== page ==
(30:38): And the bag was built and designed to have a custom patch on the outside, which we hadn't had the time or resources to integrate yet. So we're working on that. So it's trying to build a real community and an ecosystem where we have products that can help people customize their life with their pet. And it's not as quick as I would like to integrate these things, but such is life. So to kind of fuel repeat purchase, we just stay very on top of listening to the customer, figuring out what they want. We've done really fun things. I put out a video where I designed a custom ice-hockey jersey, found a supplier, created a one-off, made the video, it went viral, it got regrammed by the NHL. It got us to do stuff with the Islanders. And so we had a lot of people who were like, "Holy shit, where'd you get that jersey?" I said, well, all right, let me work on something.
(31:30): And so because of... Listen, the social channels get our foot in a lot of doors. So I reached out to the company, I said, "Can you give us... We're not going to make any money, just do some wholesale pricing on this so we can kind of lower some costs for people and pass off some of those savings." Because like a one-off hockey jersey drop. We're not selling it anymore. We did it once. But that's a fun thing that can help I think in the long term in terms of getting repeat customers, because there are so many levers nowadays that you can pull especially with building your data stack that can start to incentivize people in very traditional ways, whether it's retargeting, paid retargeting, stuff like that, which we're certainly utilizing. But I think what's interesting are how you can build up brand equity in different spaces and start to control Mindshare and on the internet.
(32:29): And listen, I don't have a piece of data that says, yes, that's successful but I think it is. As a customer I've done that with brands, where they'll do something cool and like yeah, you've got me. Or I perceive your brand to be a thoughtful leader in the space if you're doing this cool shit, will it get cash in the door right now? Probably not. Will it get cash in the door later? Yeah, because I think people are very attuned to the perception of a brand. So that's kind of like my non-data answer to that question. So yeah, we're doing some things, but we're doing some other weird things. We're testing a lot of stuff out. I think some weeks me and my co-founder wake up and we think, okay, this week we're going to go by the playbook. And then some weeks it's like, fuck it, throw it out the window. Let's just do this because we want to. Yeah, we're not in a rush.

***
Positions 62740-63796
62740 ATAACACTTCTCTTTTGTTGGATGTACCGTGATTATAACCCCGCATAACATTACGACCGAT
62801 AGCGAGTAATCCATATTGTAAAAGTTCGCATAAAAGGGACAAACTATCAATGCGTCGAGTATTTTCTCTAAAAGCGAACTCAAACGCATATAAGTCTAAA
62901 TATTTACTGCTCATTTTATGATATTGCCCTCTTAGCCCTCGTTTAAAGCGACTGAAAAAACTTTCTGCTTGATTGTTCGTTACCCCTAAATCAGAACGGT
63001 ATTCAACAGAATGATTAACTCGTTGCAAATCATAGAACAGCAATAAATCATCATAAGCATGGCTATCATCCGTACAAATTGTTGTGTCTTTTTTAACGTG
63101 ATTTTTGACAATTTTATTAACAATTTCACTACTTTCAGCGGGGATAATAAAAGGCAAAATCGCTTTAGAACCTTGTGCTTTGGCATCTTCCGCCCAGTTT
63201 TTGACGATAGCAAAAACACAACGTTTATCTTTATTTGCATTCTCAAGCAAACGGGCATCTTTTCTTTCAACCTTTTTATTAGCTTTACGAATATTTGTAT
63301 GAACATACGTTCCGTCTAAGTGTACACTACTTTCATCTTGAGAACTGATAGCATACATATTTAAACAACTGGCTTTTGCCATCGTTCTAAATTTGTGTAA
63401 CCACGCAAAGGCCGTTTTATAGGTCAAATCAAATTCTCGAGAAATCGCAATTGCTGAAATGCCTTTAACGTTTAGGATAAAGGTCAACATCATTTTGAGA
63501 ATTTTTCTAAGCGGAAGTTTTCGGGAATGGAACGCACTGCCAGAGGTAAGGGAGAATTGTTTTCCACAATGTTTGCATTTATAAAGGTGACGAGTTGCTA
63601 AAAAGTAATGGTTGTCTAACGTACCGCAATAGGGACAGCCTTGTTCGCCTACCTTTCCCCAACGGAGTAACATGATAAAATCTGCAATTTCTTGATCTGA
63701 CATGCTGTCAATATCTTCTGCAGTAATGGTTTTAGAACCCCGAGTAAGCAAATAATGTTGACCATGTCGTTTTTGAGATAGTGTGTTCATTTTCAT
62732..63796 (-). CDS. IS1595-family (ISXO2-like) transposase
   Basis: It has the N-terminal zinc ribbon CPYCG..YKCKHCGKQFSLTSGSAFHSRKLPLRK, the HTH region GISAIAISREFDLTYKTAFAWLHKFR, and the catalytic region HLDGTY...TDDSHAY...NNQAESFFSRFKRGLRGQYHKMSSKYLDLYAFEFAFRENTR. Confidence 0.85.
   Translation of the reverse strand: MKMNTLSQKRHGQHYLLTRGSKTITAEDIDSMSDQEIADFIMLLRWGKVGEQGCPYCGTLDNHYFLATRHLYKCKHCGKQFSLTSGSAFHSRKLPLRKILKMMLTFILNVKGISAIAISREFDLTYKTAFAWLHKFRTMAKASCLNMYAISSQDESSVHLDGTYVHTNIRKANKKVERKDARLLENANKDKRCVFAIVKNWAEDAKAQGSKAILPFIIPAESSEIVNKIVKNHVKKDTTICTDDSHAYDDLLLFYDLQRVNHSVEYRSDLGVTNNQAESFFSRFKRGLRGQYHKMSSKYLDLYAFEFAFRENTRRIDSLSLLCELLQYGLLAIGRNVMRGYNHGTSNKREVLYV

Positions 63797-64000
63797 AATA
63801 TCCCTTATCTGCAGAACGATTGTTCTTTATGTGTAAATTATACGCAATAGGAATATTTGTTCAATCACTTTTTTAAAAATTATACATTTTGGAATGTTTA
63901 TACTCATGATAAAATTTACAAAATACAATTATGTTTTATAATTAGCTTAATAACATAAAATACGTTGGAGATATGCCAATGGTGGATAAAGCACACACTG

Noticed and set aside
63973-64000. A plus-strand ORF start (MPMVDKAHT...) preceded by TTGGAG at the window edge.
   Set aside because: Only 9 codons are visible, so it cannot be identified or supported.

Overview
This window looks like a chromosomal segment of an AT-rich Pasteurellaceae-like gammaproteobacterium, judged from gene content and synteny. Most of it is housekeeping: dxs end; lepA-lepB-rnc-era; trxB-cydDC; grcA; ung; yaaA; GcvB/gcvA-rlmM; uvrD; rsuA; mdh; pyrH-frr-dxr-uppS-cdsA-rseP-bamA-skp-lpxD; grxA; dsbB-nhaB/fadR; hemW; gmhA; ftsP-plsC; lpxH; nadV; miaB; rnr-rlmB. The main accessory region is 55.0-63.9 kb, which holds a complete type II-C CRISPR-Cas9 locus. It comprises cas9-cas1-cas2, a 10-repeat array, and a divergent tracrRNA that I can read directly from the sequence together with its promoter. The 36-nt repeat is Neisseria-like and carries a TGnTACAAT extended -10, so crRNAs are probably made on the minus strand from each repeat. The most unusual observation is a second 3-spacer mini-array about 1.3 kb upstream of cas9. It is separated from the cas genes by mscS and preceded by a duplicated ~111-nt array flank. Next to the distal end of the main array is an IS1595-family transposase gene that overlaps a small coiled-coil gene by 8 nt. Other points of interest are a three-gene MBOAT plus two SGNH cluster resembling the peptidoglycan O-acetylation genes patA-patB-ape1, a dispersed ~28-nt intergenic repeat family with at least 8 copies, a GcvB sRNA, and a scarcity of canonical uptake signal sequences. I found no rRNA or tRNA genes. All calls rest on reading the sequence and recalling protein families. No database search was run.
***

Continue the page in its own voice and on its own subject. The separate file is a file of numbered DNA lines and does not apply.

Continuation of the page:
Sam (33:25): What does the rest of the year look like for Little Chonk? What are you most excited about in terms of what you have planned this year?
Bryan (33:33): Our next product launch, undoubtedly. We're doing some really cool things that we've been working on this for a while and it's been funny, because we started working on this next product and a lot of the marketing around this next product in a very interesting way. And then recently we started seeing a lot of creator economy pundits talk about how brands should be doing it. And it's like, we're already doing it. It's cool, but it's just like it's some of the stuff that if you've been doing this long enough, it's like a no-brainer about how to maximize resources and how to get in front of a lot of people very quickly. So it's nice. We've spent a lot of time in the industry. We've made a lot of really great friends.
(34:17): And it's nice because a lot of those friends are supportive. And I think that the next product I'm really excited about. And I'm trying to think what else we have got that I can at least talk about. I don't know. We're doing another drop on Tuesday because we've been sold out for a few months. I'm excited about that to have finally made some product. It's just try and forecast as best you can.
Sam (34:47): Well, I'm really happy to hear about all the exciting projects that you have coming out over the next year, Bryan. Where can our listeners go to learn more about Little Chonk?
Bryan (35:00): Our website, littlechonk.com or you can follow us on Instagram and TikTok at heylittlechonk, or you can go follow Maxine, Mad Max_fluffy road.
Sam (35:11): Perfect. Well, thanks again for taking the time to join us, Bryan. And best of luck with Little Chonk and send by goodbye to Maxine as well.
Bryan (35:20): Oh yeah, we'll get up for you one more time. Come here. There she is. [inaudible 00:35:30] man. Have a good one.
Sam (35:26): Take care. Bye-bye.
Bryan (35:26): Bye.